Holes director Adam Penford

Digging Deeper - Adam Penford on bringing Holes to the stage

Posted on 8 January 2020

For the more than 1.5 million people who have bought the book and the thousands more who have seen the film, Holes is something special.

The story of Stanley Yelnats who is sent to a labour camp in the boiling hot desert for a crime he didn’t commit has taken people into a world where young people band together in a bid to cope with the heat, dust, emotion and fear of being in such an inhospitable place.

Each day he and his fellow young inmates have to dig a hole five feet by five feet while dodging dangerous desert-dwelling creatures, as well as the fearsome Warden and her two villainous cronies.

But is there more to the task than character-building? Does the Warden have a sinister plan in mind, and will Stanley and his new friends find out what it is?

These questions have helped make Louis Sachar’s book a must-read and ensured the movie became a Hollywood blockbuster.

Holes production photo - Camp Green Lake inmates

Enter Adam Penford who was enchanted by the novel and decided he wanted to bring it to life in a new form.

“I read the book many years ago and just fell in love with it. That was about 15 years ago and I thought it would be amazing as a stage production but had not really been done in the UK before,” he recalls.

What he did discover was a stage adaptation which he managed to get permission to produce at Nottingham Playhouse in 2018 and which proved to be hugely successful.

Fast forward two years and it is going to be the next production from the rebranded Children’s Theatre Partnership which tours bold, ambitious and imaginative theatre for young people.

Holes production photo - Zero and Stanley hiding out in a hole

And those three adjectives definitely define Holes which, with its setting and plot is not the easiest story to transform into a theatrical production.

“The first question that anyone asks us is, ‘How are you going to do the holes?’ which is complicated on stage,” he says._ “Luckily that’s why it works so well. You have to do it in a creative and a theatrical way. I won’t reveal how we do it but it does require the audience to use their imagination which is one of the great things about theatre._

“[Holes] has also got some amazing characters. When you meet young people, they remember all the characters and incidents that happen in the story. They like people such as our antihero, Stanley Yelnats, which is spelled the same frontwards and backwards, his friend Zero who people think is stupid because he doesn’t say anything, and the Warden who rules the camp with an iron fist. There are some really colourful characters, so it makes it a real joy for actors to get their teeth into.”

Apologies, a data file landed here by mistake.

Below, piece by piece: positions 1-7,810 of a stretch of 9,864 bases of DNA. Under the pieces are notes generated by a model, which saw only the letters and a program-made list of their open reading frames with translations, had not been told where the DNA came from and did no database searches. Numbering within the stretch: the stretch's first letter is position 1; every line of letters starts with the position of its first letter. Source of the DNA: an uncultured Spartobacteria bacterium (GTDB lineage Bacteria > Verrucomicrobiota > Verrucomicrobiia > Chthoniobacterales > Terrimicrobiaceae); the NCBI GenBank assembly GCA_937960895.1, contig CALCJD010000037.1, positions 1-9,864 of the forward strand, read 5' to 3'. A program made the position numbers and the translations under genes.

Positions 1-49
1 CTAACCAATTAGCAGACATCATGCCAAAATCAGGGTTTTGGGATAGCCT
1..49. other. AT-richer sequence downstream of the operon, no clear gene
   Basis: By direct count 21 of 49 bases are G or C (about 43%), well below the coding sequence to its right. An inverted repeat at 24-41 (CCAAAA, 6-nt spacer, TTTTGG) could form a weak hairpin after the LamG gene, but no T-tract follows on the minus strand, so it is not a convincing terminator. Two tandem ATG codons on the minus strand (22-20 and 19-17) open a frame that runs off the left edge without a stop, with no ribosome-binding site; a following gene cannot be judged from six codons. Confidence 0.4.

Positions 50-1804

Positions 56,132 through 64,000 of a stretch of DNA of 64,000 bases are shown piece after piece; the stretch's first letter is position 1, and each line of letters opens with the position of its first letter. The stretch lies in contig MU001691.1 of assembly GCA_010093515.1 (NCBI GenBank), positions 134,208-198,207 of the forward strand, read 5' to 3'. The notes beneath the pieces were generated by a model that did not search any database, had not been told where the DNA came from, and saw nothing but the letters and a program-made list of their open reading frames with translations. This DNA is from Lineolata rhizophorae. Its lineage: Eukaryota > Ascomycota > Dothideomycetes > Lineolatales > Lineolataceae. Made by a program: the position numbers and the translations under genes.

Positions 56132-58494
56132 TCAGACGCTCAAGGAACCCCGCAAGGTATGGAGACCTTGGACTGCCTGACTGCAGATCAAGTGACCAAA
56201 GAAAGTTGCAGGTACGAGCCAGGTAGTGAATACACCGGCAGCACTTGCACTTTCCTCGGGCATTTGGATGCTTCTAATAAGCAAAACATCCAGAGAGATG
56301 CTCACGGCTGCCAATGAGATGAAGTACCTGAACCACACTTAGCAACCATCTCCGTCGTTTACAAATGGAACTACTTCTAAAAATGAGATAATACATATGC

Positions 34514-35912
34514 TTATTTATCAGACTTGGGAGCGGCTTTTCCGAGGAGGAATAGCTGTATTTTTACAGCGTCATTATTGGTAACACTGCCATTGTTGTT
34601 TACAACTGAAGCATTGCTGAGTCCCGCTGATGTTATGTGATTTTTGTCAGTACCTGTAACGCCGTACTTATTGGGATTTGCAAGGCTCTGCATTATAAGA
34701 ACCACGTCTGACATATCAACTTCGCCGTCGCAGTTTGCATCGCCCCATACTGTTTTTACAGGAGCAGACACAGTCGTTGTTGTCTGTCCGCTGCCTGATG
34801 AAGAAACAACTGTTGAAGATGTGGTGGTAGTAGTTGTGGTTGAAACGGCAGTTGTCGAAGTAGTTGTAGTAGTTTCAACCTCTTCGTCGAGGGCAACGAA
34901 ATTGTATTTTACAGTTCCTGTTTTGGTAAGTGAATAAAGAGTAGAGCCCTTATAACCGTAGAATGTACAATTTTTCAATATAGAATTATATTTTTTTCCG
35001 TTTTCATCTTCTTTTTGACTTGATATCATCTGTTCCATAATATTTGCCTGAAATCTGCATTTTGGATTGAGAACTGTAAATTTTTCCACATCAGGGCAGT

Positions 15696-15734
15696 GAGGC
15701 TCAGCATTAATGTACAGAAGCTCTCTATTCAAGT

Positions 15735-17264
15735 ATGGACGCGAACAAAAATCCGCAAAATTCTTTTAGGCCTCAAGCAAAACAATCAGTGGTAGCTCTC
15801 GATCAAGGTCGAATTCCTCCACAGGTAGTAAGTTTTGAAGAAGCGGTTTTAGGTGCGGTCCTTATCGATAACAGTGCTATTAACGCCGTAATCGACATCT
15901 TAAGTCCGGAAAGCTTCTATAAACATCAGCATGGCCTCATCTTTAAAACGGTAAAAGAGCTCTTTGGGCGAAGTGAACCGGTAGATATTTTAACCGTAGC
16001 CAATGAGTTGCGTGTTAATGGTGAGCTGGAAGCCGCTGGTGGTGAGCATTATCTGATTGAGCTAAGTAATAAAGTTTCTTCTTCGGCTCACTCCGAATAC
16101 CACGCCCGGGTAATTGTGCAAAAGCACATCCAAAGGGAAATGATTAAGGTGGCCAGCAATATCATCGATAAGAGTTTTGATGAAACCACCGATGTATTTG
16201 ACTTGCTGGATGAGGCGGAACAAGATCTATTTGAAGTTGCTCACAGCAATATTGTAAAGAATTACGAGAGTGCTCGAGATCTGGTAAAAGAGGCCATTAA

Holes production photo - Stanley and Zero shake hands

Behind the gripping plot, there are some really powerful themes, and Adam is keen to stress that while Holes may feature a lot of young characters, everyone can identify with it.

“What is amazing about the story is that it does have a moral message about friendship and being true to yourself, but it doesn’t ram it down the audience’s throat or patronise which is why both the novel and the play are enjoyed by adults as well as young people. They love it just as much. It has got a profound message, but it wears it very lightly.

“Anybody can enjoy it. When we first produced it at Nottingham Playhouse, we had people as young as five in all the way up to 105 seeing it. It is funny, it is moving, it is theatrical, and it has something for everybody.

Holes production photo - Mr Sir confronts Stanley

_“It is definitely not just for young people. The reason the production is so successful is that it captured the element of danger that helped make the novel popular with such a wide audience. Because of this, it feels like there is genuinely something at stake. Audiences genuinely do gasp when they watch it!”
Now he is relishing the chance to take the production out on the road across the UK to share it with the rest of the country._

This passion to share stories with audiences of all ages stems right back to the very first time he entered an auditorium to see a show.

“My first theatrical experience was going to the Nottingham Playhouse pantomime aged 5, and that is when I fell in love with theatre,” he remembers. “There is something very democratic about it. You don’t need to know anything about the rules. It is not elitist. That is why I love it as an artform.”

Adam Penford with Holes banner and cake

Family theatre has since become a key part of his working life, which included a stint as associate artist at Polka Theatre, which produces work for young audiences. When it comes to pinning down why he enjoys it so much, Adam is quite clear.

“It requires you to be very imaginative as a director because you will use music and movement and puppetry and all these different devices of theatre coming together. Theatre is inherently a collaborative artform and draws all these threads together.”

Holes shows at the Belgrade Theatre Coventry from Tuesday 18 until Saturday 22 February. Tickets are available to book now.

Interview by John Bultitude